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Reviews of the album Once Canciones de Diego Luzuriaga

     “Hanchard puts a voice well schooled in the Baroque to compelling use in Luzuriaga’s short, bittersweet song sequence. Diego Luzuriaga (b. 1955), originally from Ecuador, uses elements from music of several other South American countries in this sequence of 11 songs. People familiar with music of the Andes will recognize some of the melodic forms. Although the moods seem to hark back to the traditional guitar-accompanied songs that have come from South America, the poetry is modern. Dana Hanchard first started singing with Luzuriaga when they were both students in New York in the 1980s.

Although she has specialized in the Baroque repertory, her voice and dramatic sense meld perfectly into the more relaxed, folk-tinged style required here. Bill Girolamo is joined by the composer for a couple of songs that have two-guitar accompaniment. The music is on the cusp between concert hall and cabaret. At only 40 minutes […] it is a beautiful, haunting disc.”

Patrick O’Connor, Gramaphone, England, September 5, 2001

     “Diego Luzuriaga’s “Once Canciones: Eleven Songs” (Fertile Ground Music) are the simplest of all these pieces [Tan Dun’s and George Rochberg’s], but their joys go even deeper. Luzuriaga wrote his own words for these melancholy and affecting songs about children, family, and the ordinary trials of life, and their dressed-down style will be as attractive to Jobim fans as they will to lovers of classical art song.”

Russell Plat, The New Yorker, August 28, 2001

     “Here’s a sleeper. Diego Luzuriaga is not a famous composer, soprano Dana Hanchard is best-known as a Baroque specialist, and Fertile Ground Music is an exceptionally obscure label. But these Latin American songs are absolute charmers, and Hanchard’s performances are exquisite. Though Luzuriaga is Ecuadorian by birth, his music incorporates a wide variety of popular and folkloric styles from all over Latin America. Accompanied softly and simply by guitar, with an occasional dab of percussion, the mood here is steadfastly intimate and unapologetically sentimental. “These songs were born, in a way, effortlessly,” Luzuriaga writes in the liner notes, “without commissions or deadlines, and were inspired by my friends, my kids, my life and things dear to me.” This effortlessness is audible in the music’s natural unfolding and in the way melody and words (also by the composer) seem inextricably bound together. Hanchard’s voice has an appropriately dark, earthy quality, with a quick, tremulous vibrato. She sings with a natural-sounding rhythmic fluidity that sounds convincingly improvisational, greatly enhancing the expressive power of these songs. She wraps herself in the music the way an actress assumes a character. In “Bendita la tierra” (Blessed be the Earth), for example, she allows her ardor to build gradually until the final lines, “El recuerdo es la única cosa que me mata, corazón necio” (Remembering is the only thing that kills me, stubborn heart), which are given an almost unbearable intensity of feeling.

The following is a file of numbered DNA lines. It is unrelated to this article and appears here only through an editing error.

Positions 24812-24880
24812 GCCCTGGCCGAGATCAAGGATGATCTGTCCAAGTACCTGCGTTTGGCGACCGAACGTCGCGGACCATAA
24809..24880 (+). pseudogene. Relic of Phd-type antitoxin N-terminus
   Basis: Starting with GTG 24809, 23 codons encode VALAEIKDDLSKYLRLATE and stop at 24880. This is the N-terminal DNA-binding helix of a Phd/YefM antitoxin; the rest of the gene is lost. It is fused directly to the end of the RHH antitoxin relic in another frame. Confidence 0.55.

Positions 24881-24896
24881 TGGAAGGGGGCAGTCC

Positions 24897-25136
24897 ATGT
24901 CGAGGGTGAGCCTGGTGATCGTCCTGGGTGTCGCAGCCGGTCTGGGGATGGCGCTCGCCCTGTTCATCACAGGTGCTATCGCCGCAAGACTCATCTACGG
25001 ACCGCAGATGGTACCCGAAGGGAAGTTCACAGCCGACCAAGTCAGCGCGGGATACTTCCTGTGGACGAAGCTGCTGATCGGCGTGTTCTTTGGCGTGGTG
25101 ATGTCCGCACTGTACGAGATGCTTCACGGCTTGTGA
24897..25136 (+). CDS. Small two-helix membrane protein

Guitarist Bill Girolamo provides the atmospheric if somewhat deferential accompaniment, and the recording quality is first-class. This is an unusually beautiful and touching album.”

Andrew Farach-Colton, Opera News, August 2001

     “One of the most thrilling discoveries I’ve made lately is Once Canciones, a collection of lullabies and love songs by Diego Luzuriaga, made by soprano Dana Hanchard. Luzuriaga has a remarkable lyric gift; his melodies are intimate and delicate, but impassioned; they also have the feeling of durability.”

Brian Kellow, Opera News, September 2001

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